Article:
Shopping small can make a big impact on your community

DSC_0102Long before the Christmas lights are strung and the glittery décor starts popping up in window displays, retailers were hard at work preparing for the holiday shopping season. Store owners describe the months of November and December as “make-or break” for their bottom line, and the long Thanksgiving weekend is one of the – if not the – biggest shopping weekends of the year.

While Black Friday is expected to be the busiest shopping day of the holiday weekend, local retailers are hoping customers will also make plans to ‘Shop Small’ the following day.

In 2011, the president officially recognized Small Business Saturday, which American Express launched in 2010. Momentum for the day has grown ever since. Last year, a record $14.3 billion was spent on the Saturday after Thanksgiving. Small Business Saturday encourages people throughout the country to support small, locally owned businesses.

When people choose to spend their dollars locally, those dollars go right back into the community,” said Margaret Hamm, owner of Monograms Plus of Cullman and an Alabama Retail Association member since 1999.

Monograms Plus is a specialty gift and embroidery shop in downtown Cullman’s Warehouse District. The store carries a vast selection of national brands like Pandora, Brighton, Yeti, Vera Bradley and Mud Pie, all under one roof. Hamm employs anywhere from 10 to 12 people, depending on the season.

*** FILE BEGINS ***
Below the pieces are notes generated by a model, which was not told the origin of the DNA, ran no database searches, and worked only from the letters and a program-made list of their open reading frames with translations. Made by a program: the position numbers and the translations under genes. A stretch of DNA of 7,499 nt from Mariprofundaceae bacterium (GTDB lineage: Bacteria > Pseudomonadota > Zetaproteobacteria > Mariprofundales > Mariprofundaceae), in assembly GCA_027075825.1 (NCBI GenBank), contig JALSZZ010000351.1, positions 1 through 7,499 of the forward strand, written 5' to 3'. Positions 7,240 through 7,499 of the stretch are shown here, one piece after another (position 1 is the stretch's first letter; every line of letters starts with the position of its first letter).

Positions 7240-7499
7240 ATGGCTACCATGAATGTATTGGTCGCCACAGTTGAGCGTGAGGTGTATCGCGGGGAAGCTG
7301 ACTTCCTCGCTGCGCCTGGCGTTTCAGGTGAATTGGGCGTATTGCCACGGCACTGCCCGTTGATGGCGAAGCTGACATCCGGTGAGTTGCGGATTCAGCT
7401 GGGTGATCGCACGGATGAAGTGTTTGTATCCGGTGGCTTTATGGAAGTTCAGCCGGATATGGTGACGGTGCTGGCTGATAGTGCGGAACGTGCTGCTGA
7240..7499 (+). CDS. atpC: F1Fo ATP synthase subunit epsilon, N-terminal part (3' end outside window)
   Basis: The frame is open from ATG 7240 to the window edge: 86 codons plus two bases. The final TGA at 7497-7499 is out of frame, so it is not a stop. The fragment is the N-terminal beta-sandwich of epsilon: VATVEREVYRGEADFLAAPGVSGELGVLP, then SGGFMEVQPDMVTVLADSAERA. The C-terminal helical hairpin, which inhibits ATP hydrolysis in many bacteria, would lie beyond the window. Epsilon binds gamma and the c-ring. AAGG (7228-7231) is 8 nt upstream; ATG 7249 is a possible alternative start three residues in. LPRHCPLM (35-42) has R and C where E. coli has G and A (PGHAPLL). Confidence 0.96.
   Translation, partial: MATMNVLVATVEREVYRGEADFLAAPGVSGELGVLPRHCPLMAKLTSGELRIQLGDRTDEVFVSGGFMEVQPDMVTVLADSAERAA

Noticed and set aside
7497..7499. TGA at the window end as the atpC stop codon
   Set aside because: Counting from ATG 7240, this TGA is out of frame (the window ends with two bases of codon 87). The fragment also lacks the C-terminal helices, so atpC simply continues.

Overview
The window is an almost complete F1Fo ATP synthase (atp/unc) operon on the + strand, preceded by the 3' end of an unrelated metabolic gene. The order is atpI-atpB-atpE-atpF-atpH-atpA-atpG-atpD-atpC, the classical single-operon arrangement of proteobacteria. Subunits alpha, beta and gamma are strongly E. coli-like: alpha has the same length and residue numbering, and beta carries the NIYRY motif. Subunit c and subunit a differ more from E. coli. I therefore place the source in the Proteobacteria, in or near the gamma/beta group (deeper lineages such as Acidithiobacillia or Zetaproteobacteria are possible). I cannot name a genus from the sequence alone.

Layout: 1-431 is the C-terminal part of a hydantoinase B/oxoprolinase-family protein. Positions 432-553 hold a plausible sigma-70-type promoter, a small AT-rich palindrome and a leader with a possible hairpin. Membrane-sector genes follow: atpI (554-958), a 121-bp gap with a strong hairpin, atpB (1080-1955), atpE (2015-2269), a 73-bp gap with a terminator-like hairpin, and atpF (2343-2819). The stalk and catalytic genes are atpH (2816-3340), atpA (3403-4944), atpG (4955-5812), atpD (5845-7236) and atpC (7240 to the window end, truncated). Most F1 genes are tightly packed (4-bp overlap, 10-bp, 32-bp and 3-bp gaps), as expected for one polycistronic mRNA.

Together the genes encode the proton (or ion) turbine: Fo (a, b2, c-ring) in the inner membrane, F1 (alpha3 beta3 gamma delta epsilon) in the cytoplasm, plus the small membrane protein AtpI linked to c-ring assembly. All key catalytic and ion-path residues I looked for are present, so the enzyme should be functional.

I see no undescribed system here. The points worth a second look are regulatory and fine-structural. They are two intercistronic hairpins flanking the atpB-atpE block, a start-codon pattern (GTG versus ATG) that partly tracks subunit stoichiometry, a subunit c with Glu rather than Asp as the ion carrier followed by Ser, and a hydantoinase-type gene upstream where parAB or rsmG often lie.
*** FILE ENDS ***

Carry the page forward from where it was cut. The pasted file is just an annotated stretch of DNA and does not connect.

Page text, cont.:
“When you’re buying your Christmas gift, in person, from your friend or neighbor, you are giving two gifts. You are giving the gift to the recipient, editted margaret hammbut you are also giving the gift of allowing us to maintain our business, pay our employees’ salaries and pay taxes in the community. So, it’s really much more powerful than people think,” Hamm added.

Shopping with locally based businesses, no matter the day of the week or time of the year, returns the most to a local economy. Mom-and-pop, family-owned and local independent retailers are fully invested in the community and are often times the first to support a community project, sponsor a local baseball team or donate an item for a fundraiser.

When you go online and order something, they’re not going to be the ones who give you a donation for your silent auction or for the fall festival. We may give three or four of those because different customers ask us. That’s something that we enjoy, being able to give back,” said Hamm.

According to the National Retail Federation, the overwhelming majority of retailers are small businesses, with more than 98 percent of all retail companies employing fewer than 50 people. The Alabama Retail Association supports Small Business Saturday, and we hope you will too. While you’re out shopping Saturday, make sure to hashtag your photos with #AlabamaRetail and #ShopSmallAlabama to show your support.